“The success of the campaign for a dedicated urban Sustainable Development Goal (SDG) reflected a consensus on the importance of “cities” in sustainable development. The relevance accorded to cities in the SDGs is twofold, reflected both in the specific place-based content of the Urban Goal and the more general concern with the multiple scales at which the SDGs will be monitored will be institutionalized. Divergent views of the city and urban processes, suppressed within the Urban Goal, are, however, likely to become more explicit as attention shifts to implementation. Acknowledging the different theoretical traditions used to legitimize the new urban agenda is an overdue task. As this agenda develops post-2015, the adequacy of these forms of urban theory will become more contested around, among other concerns, the possibilities and limits of place-based policy, advocacy and activism; and ways of monitoring and evaluating processes of urban transformation along multiple axes of development.”

Changing imperatives of urban thought in South Africa

IMG_3313I have been meaning to congratulate Sophie Oldfield, of Geography at the University of Cape Town and the African Centre for Cities, who has been awarded British Academy Newton Advanced Fellowship. The fellowship involves a collaboration between UK and non-UK universities, in this case between Sophie at UCT and me at Exeter. The project, South African Urban Imperatives Past, Present and Future: Theory Building with Knowledge Beyond the University, has various strands, with an over-arching focus on  exploring the changing notions of commitment and engagement in urban scholarship in South African over the last 40 years or so. It’s very much a development of Sophie’s challenging research work on the difficult politics of engagement between academy and activism. I’m really looking forward to working together with Sophie on the various aspects of this project over the next couple of years.

Here is the abstract for the overall project:

“The Fellowship starts from the premise that urban scholarship has been central to defining the strategic possibilities of political change and socio-economic development in South Africa for 40 years, either side of the transition from apartheid to democracy. The Fellowship focuses on the distinctive imperatives of engagement that shape South African urban scholarship. These include practices of activism, consultancy, forms of co-production, and more conventional forms of academic expertise and critique. The Fellowship will focus on the reorientation of urban social science in post-apartheid South Africa, in light of changing societal imperatives of development, reconciliation, and transformation. In so doing, it will draw into view the ways in which academic knowledge articulates diverse forms of non-academic knowledge that express diverse interests and needs.”

Space, Politics and Aesthetics: New book by Mustafa Dikeç

9780748685974I took part in a ‘conversation’ on the theme of Spaces of Democracy yesterday at UCL, organised by Liza Griffin and others, one of a series of events co-organised by the Bartlett School and the OU’s OpenSpace research centre. The other participants were Erik Swyngedouw and Mustafa Dikeç. I gave a potted version of the argument of the book I’m meant to be writing, in response to the question ‘Does democracy need the city?‘.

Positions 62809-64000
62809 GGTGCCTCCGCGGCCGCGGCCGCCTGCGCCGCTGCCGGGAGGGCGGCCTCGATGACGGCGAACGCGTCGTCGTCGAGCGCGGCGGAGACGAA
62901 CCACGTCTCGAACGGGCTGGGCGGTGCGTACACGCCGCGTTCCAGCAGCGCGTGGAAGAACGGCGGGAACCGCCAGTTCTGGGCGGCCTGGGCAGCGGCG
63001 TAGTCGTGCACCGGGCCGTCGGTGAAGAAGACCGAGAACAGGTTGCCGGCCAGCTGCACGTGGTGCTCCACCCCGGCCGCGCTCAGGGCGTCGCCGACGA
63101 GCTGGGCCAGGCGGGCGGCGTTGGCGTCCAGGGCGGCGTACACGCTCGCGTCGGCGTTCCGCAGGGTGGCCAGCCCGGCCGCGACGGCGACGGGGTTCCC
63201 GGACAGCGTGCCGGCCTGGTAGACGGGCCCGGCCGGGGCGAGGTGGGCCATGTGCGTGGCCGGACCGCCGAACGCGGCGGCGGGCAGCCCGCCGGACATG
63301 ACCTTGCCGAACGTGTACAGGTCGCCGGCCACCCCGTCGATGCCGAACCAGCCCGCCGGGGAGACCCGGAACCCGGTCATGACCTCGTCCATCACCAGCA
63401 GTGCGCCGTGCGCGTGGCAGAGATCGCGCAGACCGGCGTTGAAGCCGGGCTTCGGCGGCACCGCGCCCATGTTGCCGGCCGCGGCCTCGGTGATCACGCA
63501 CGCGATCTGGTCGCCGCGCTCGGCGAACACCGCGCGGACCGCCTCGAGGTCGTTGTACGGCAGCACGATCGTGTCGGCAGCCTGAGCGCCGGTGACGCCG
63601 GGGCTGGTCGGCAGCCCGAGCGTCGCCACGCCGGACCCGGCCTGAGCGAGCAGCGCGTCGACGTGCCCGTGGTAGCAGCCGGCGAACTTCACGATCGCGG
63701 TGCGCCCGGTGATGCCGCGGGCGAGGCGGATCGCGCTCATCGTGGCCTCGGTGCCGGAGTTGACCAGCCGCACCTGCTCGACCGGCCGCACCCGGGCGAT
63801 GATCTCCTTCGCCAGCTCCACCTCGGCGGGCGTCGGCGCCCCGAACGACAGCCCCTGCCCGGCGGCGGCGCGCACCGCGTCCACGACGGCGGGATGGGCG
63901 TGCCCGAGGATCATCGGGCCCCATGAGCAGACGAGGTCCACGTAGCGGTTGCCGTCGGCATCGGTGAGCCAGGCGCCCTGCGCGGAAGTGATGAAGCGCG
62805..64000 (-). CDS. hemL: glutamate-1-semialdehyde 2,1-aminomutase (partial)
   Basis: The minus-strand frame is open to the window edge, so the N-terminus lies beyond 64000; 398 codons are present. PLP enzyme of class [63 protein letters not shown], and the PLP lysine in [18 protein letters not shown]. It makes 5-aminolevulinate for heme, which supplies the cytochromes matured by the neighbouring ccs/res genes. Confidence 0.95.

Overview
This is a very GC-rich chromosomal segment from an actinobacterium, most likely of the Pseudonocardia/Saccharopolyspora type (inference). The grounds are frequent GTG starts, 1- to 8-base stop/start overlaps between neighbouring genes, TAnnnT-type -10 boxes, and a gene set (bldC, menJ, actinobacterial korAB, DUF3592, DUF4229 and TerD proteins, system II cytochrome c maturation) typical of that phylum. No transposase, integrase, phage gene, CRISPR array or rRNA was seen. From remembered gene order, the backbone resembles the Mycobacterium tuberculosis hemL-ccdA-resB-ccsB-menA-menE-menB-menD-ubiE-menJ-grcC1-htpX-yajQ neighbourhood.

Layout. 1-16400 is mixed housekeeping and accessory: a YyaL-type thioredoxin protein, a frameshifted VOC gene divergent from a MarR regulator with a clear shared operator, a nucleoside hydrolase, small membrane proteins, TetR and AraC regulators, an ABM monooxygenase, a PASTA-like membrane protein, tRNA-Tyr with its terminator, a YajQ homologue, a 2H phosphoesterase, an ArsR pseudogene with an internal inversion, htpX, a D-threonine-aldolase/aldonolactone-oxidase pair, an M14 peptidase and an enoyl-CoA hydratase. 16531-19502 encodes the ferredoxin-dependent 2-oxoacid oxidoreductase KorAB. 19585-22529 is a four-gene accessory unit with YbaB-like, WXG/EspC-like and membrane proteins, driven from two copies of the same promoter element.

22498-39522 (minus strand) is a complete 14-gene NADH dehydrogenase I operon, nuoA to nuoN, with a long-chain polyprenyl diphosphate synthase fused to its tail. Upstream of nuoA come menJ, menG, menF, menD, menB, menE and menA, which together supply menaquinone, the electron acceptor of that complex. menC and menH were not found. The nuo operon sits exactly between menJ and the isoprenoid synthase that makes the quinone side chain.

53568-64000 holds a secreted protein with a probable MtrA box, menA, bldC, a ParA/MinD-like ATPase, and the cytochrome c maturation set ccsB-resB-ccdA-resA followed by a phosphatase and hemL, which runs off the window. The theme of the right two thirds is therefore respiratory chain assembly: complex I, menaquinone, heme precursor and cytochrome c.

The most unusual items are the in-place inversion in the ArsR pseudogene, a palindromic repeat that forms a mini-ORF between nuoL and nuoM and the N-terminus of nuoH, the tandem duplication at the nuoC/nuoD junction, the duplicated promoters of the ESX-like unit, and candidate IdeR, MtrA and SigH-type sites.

Mustafa has a new book hot off the presses, Space, Politics and Aesthetics, about thinking spatially about politics alongside Arendt, Nancy, and Ranciere. There is already one review available here.

Doing Theory Slowly: more on media, practices and urban politics

9484-aldabra-giant-tortoise-1920x1200-animal-wallpaperFollowing up on the link to the Society and Space page with the podcast of a discussion between myself, Scott Rodgers, Allan Cochrane and Tim Markham, I thought it would be useful to recall the ‘arc’ of the conversations that Scott, Allan and I have been having since 2007. The podcast mentions the idea of ‘slow theory’ (an idea we might have stolen from a former OU colleague, Mike Saward), which is one way of capturing the process of collaborative thinking that we have been involved in that time.

– This all started when Scott was an ESRC-funded post-doc at the OU, from 2007-8, and then in turn working at CCIG at the OU.

-As part of the initial project, we held a workshop on the theme of Mediapolis, in June 2008.

– That generated the first published output of the collaboration, an edited section of the International Journal of Urban and Regional Research in 2009, containing papers on the connections between urban thinking and media thinking by Gary Bridge, Kurt Ivesen, Kevin Ward, and ourselves (here and here).

– Then, in 2009, we organised a set of sessions at the Annual Meeting of the Association of American Geographers, on the theme of ‘Where is urban politics?’.

– This was the basis of the Symposium of the same title in IJURR, published at the end of last year.

– The Society and Space paper on Mediated practices and urban politics is something we have been working on across these other activities, and has gone through various iterations. This paper is our attempt, I guess, to draw together the animating concerns that the three of us have bought to the collaboration.

– The podcast is a record of us talking through some of the background hang-ups that shape the paper.

Overall, I think that’s a decent return on the initial ‘investment’ – not so much in terms of quantity of outputs, but certainly, for me, in terms of the quality of the ongoing discussions we have engaged in while organising, convening, editing and writing together.